Neovison vison 

Scope: Global
Language: English

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Taxonomy [top]

Kingdom Phylum Class Order Family
Animalia Chordata Mammalia Carnivora Mustelidae

Scientific Name: Neovison vison (Schreber, 1777)
Common Name(s):
English American Mink
Mustela vison Schreber, 1777
Taxonomic Notes: Commonly included in Mustela, separated accordingly to Abramov (2000). Cytogenetic and biochemical data support placement of the American Mink and Sea Mink in the genus Neovison rather than in Mustela (Wozencraft 2005).

Assessment Information [top]

Red List Category & Criteria: Least Concern ver 3.1
Year Published: 2016
Date Assessed: 2015-03-01
Assessor(s): Reid, F., Schiaffini, M. & Schipper, J.
Reviewer(s): Duckworth, J.W.
This species is listed as Least Concern because it has a wide distribution and is relatively common across this range. Although local declines have occurred, the species is secure in many areas.
Previously published Red List assessments:

Geographic Range [top]

Range Description:The species occurs in North America from Alaska and Canada through the United States except Arizona and the dry parts of California, Nevada, Utah, New Mexico, and western Texas. The American Mink was deliberately introduced as a fur animal in Russia and in other parts of Europe. As a result of escapes and intentional releases, the species is now naturalised in many parts of Europe after very rapid increase in some countries but only uncertain colonisation of some others (Mitchell-Jones et al. 1999, Bonesi and Palazon 2007, Hegyeli and Kecskés 2014). Feral populations of American Mink also occur in Japan (Hokkaido; Kishimoto 2005) and in South America (Previtali et al. 1998) in southern Argentina and Chile (Jaksic et al. 2002).
Countries occurrence:
Canada; United States
Argentina; Austria; Belarus; Chile; Czech Republic; Denmark; Estonia; Finland; France; Germany; Greece; Iceland; Ireland; Italy; Japan; Latvia; Lithuania; Montenegro; Norway; Poland; Portugal; Romania; Russian Federation; Serbia; Spain; Sweden; Ukraine; United Kingdom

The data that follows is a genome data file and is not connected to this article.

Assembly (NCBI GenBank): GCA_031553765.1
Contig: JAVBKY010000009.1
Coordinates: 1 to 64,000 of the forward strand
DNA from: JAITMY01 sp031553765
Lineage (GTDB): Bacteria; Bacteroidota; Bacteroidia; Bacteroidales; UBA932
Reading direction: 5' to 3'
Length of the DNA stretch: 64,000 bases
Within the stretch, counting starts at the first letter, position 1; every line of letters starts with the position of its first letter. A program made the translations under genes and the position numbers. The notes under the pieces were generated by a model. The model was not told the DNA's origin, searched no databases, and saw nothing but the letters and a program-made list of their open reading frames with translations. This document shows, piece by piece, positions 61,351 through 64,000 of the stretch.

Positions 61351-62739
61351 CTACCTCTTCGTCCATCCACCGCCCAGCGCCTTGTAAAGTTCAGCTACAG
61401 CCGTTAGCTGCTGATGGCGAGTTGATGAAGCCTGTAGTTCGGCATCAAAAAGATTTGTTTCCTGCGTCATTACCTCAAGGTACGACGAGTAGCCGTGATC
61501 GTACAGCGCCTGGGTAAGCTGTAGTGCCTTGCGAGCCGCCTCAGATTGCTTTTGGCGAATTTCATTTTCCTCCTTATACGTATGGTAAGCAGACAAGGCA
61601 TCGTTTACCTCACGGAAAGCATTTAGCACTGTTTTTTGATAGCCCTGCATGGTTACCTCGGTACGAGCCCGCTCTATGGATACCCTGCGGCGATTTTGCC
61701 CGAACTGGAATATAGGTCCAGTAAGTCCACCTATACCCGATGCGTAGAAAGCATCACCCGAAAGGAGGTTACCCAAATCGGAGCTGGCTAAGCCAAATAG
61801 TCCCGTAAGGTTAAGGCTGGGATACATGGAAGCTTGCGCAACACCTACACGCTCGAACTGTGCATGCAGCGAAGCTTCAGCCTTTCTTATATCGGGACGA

Additional data:
Range Map:Click here to open the map viewer and explore range.

Population [top]

Population:Generally abundant throughout its distribution (Larivière 1999). Population density of about 1-8/km² have been recorded (Nowak 2005). In good habitat, density may be 9-22 per sq. mile (Banfield 1974).
Current Population Trend:Stable
Additional data:
Population severely fragmented:No

Habitat and Ecology [top]

Habitat and Ecology:This species is found along streams and lakes as well as in swamps and marshes. It prefers densely vegetated areas. It dens under stones or the roots of trees, in expropriated beaver Castor or Muskrat Ondatra houses, or in self-excavated burrows (Nowak 2005). The species can be found in xeric habitats if food is abundant (Arnold and Fritzell 1990).
Strictly carnivorous, its diet reflects the local prey base (Ben-David et al. 1997). Typical prey are fish, amphibians, crustaceans, Muskrats, and small mammals (Day and Linn 1972, Chanin and Linn 1980, Birks and Dunstone 1985, Bueno 1994). Many other prey can be taken occasionally (Larievière 1999). Males have large home ranges that extend for a half mile or more along waterways and overlap with the smaller home ranges of several females (Wilson and Ruff 1999).
Systems:Terrestrial; Freshwater

Use and Trade [top]

Use and Trade: For information on use and trade, see under Threats.

Threats [top]

Major Threat(s): Wild populations of American Mink are still hunted for fur. Alteration of its habitat, namely densely vegetated river courses and other wetlands represents another potential threat to this species. The American Mink suffers from environmental pollution caused by polychlorinated biphenyls (PCBs), which may even cause infertility (Schreiber et al. 1989).

Conservation Actions [top]

Conservation Actions: American Mink is among the most important species in fur-fanning operations (Peterson 1966, Thompson 1968). It is among the most valuable fur animals; most of the mink fur used in commerce is produced on farms (Nowak 2005).

Citation: Reid, F., Schiaffini, M. & Schipper, J. 2016. Neovison vison. The IUCN Red List of Threatened Species 2016: e.T41661A45214988. . Downloaded on 18 September 2018.
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